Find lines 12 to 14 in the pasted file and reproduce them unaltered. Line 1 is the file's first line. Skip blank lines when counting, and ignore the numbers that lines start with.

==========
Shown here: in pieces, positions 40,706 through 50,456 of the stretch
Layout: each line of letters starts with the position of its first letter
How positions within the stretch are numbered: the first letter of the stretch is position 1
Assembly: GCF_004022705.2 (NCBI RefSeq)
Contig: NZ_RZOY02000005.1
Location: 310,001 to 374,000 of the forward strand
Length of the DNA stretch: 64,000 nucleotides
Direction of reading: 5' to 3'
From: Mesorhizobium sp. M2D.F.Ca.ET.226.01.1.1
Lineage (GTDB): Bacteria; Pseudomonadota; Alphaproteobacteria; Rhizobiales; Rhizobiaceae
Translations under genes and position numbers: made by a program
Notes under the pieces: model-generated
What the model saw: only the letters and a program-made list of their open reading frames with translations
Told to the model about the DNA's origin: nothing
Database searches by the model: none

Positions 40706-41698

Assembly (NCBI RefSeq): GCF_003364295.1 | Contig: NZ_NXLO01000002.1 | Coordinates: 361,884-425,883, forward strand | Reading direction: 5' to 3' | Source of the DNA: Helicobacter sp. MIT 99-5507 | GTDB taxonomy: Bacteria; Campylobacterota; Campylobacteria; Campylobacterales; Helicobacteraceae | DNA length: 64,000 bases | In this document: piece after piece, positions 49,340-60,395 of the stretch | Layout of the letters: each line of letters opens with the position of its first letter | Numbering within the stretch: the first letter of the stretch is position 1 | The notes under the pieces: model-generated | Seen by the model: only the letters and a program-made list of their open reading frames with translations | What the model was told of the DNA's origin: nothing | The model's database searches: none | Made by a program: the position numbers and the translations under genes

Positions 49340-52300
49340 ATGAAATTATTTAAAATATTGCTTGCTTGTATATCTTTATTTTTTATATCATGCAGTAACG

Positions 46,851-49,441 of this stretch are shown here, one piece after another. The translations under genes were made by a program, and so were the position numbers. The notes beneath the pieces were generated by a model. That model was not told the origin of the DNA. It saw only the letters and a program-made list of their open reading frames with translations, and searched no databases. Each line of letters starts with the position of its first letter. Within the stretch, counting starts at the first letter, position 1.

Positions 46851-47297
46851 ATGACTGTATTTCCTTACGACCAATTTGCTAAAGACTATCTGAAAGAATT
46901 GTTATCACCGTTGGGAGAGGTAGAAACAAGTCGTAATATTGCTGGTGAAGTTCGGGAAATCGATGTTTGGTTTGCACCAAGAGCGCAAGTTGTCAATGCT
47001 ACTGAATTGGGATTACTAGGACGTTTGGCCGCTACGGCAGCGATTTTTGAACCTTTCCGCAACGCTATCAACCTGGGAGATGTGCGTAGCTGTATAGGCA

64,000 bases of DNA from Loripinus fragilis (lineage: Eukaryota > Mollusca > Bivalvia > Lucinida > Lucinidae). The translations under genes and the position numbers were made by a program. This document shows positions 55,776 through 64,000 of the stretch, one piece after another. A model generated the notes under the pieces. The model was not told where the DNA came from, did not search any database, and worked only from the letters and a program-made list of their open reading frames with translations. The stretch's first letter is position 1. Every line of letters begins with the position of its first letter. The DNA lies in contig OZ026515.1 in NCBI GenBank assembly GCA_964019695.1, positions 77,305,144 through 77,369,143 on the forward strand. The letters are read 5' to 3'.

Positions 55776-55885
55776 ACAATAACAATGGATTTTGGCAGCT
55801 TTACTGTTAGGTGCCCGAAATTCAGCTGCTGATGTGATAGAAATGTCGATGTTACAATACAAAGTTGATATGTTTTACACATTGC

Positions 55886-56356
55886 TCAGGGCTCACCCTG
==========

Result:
Notes under the pieces: model-generated
What the model saw: only the letters and a program-made list of their open reading frames with translations
Told to the model about the DNA's origin: nothing